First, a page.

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Three Tips to Help You Get the Most Out of the Go Direct Motion Detector

One of the most versatile ways for students to measure motion—a key scientific concept—is the
Go Direct® Motion Detector.

This sensor uses ultrasound to measure the position, velocity, and acceleration of moving objects. Specifically, the Go Direct Motion Detector sends out an ultrasonic pulse, or a sound wave at a frequency beyond human hearing, and then it listens for the echo from its target. 

Based on the amount of time the sound wave takes to go out and come back, the motion detector calculates how far away the object is. It measures a position at each time interval, so you end up with a graph of position vs. time. 

Here are some activities in which you can have students engage with the Go Direct Motion Detector:  

  • Throw a ball above it.
  • Move themselves in front of it.
  • Put it on a track and measure the motion of carts moving on the track.

To help you get the most out of this versatile sensor, I’ve put together a list of three helpful strategies and best practices to get good, clean data.

#1: Be Aware of the Environment Around You

The Go Direct Motion Detector features a gold foil transducer that looks like an eye but acts like an ear; essentially, it’s a highly sensitive microphone that listens for the pitch or frequency of the ultrasonic sound wave bouncing off the object in motion. 

The Go Direct Motion Detector emits short bursts of ultrasonic sound waves from the gold foil of the transducer. These waves fill a cone‑shaped area about 15 to 20° off the axis of the center line of the beam.

When you set up the sensor to conduct an experiment, it’s important to do so in a way that the transducer picks up only the motion you want to measure. Objects (such as Chromebooks, chairs, or other students) may mask the motion of the object being tracked if they present a large surface to reflect the sound waves—keep them “out of view” of the Go Direct Motion Detector! 

During my teaching career, when I did motion graph matching with my students, we would rearrange the classroom to make lanes. All the lab groups would clear everything out of their respective lane, and only one student per group would move in that lane. Taking these steps ensured they got good, clean data from the motion detector.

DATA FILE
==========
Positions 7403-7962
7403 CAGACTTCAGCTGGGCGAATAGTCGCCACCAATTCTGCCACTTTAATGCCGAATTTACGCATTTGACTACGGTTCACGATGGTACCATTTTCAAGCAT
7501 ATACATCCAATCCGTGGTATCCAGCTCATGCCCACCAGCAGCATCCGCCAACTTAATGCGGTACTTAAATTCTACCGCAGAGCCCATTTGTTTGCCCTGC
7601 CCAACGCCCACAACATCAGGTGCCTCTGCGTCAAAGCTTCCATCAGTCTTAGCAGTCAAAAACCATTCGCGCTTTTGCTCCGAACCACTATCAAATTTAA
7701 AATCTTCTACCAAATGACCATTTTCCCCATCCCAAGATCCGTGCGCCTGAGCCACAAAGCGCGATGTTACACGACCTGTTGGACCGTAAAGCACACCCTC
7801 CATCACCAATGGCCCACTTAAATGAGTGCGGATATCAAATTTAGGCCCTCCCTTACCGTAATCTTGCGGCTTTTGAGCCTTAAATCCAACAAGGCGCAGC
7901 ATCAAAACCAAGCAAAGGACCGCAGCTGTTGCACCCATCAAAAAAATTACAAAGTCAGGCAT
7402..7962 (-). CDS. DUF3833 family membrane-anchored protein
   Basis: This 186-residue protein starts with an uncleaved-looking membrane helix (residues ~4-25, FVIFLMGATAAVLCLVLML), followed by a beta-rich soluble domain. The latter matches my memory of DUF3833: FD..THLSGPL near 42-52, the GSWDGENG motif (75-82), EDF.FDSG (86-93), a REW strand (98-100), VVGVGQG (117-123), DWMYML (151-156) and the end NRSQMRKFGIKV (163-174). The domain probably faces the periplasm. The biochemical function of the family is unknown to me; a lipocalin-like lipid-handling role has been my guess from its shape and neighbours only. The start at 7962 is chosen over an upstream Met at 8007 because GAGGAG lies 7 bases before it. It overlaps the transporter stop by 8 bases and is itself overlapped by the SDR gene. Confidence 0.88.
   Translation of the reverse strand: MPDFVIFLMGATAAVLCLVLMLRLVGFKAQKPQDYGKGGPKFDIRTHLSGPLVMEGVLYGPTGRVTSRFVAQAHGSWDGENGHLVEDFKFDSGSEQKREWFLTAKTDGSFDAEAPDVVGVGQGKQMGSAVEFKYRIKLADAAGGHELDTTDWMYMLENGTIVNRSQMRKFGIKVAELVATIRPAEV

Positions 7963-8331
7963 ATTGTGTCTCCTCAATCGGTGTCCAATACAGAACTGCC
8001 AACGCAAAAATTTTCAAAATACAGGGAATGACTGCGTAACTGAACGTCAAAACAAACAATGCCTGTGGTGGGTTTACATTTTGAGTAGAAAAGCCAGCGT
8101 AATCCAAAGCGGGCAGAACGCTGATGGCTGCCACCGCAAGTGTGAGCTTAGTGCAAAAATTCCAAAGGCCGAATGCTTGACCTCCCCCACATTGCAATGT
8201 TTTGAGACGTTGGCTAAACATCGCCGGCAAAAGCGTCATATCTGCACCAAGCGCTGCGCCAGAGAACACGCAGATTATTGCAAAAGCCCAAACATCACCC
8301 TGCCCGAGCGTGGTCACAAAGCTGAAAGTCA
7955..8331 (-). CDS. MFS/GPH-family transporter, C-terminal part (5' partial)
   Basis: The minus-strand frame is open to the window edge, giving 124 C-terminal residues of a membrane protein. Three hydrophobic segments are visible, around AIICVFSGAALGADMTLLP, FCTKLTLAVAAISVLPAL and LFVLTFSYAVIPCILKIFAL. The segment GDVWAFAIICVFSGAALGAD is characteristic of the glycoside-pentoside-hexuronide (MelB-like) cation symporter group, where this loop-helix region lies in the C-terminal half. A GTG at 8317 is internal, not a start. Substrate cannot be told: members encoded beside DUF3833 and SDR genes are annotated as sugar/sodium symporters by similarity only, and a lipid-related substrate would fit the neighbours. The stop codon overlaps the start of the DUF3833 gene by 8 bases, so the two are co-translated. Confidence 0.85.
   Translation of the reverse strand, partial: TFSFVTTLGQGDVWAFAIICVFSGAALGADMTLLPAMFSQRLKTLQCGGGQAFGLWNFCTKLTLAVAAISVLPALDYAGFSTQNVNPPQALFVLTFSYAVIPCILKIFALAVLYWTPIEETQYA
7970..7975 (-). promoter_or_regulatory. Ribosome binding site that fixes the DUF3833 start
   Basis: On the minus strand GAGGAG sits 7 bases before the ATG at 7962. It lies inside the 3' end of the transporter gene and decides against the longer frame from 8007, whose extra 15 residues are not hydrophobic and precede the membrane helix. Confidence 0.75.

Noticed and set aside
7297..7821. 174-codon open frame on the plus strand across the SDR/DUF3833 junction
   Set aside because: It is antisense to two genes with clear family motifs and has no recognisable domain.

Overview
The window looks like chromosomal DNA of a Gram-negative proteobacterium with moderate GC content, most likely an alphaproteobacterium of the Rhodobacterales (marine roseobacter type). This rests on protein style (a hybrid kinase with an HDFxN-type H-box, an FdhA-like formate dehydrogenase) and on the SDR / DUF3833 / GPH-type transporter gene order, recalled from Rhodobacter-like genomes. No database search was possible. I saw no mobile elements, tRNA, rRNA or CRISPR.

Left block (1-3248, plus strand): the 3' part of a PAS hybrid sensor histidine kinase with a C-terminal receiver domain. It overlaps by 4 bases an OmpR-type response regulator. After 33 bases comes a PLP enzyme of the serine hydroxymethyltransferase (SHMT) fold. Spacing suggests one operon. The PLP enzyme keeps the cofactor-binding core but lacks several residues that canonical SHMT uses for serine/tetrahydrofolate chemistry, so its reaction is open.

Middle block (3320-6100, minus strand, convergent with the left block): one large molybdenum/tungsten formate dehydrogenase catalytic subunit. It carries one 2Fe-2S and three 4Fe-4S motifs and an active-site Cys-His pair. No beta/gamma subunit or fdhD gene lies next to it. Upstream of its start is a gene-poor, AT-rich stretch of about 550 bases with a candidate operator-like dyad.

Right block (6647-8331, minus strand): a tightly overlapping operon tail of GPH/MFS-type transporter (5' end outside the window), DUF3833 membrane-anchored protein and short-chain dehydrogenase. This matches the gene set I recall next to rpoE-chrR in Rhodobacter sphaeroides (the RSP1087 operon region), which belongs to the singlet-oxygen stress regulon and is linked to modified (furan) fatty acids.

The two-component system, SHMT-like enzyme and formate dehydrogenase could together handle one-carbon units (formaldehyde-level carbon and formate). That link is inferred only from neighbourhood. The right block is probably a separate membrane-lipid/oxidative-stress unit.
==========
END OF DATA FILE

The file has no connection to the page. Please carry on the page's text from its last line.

#2: Be Aware of the Target

With the Go Direct Motion Detector, sound waves go out, reflect off an object in motion, and then come back to the sensor. It’s important to know that some objects are better reflectors than others.

In general, people (i.e., students in your physics class) are good reflectors. To set your students up for success, consider having them hold a textbook, small whiteboard, or similarly flat and solid object in front of them. You can tell them to think of the object as the target for the sensor’s ultrasonic pulse.

Round objects can also work well as a target for the Go Direct Motion Detector—as long as they are large enough. For instance, you can get a good reflection off a softball, but a golf ball would be too small.

#3: Use Alternate Channel Settings as Necessary

The Go Direct Motion Detector is a multi-channel sensor. The Motion channel is the default. Two other channels of note are the “Motion-Cart” channel and the “Motion-TC” or Temperature Compensation channel.

Go Direct Motion has three measurement channels: Motion, Motion (cart), and Motion with TC.

The Cart channel is more sensitive, making it a great option for use with smaller objects, that is, those that give off a smaller echo (such as a dynamics cart). 

In terms of the Motion-TC channel, the temperature of the air affects the speed of sound waves; if the air is warmer, sound waves travel faster. If you’re using the Go Direct Motion Detector in a classroom or another space that is room temperature, the default Motion channel will give accurate measurements. 

However, if you take the sensor into the field and use it on a particularly hot or cold day, turning on the Motion-TC channel allows the Go Direct Motion Detector to automatically compensate for the air temperature and improve the sensor’s accuracy.

Want to learn more tips and tricks for this versatile sensor? Check out Maximizing Motion: Getting to Know the Go Direct Motion Detector. In this webinar, I go over best practices for using this sensor in a variety of lab activities; ways you can use the motion detector all year long; and how to make the most of the Vernier Graphical Analysis® Pro app with your motion detectors to analyze, annotate, and share your data.

We’re always happy to brainstorm ideas for how to use the Go Direct Motion Detector—and we love to hear how educators are using this sensor for hands-on physics learning! Contact us at or 888-837-6437.

Maximizing Motion: Getting to Know the Go Direct® Motion Detector

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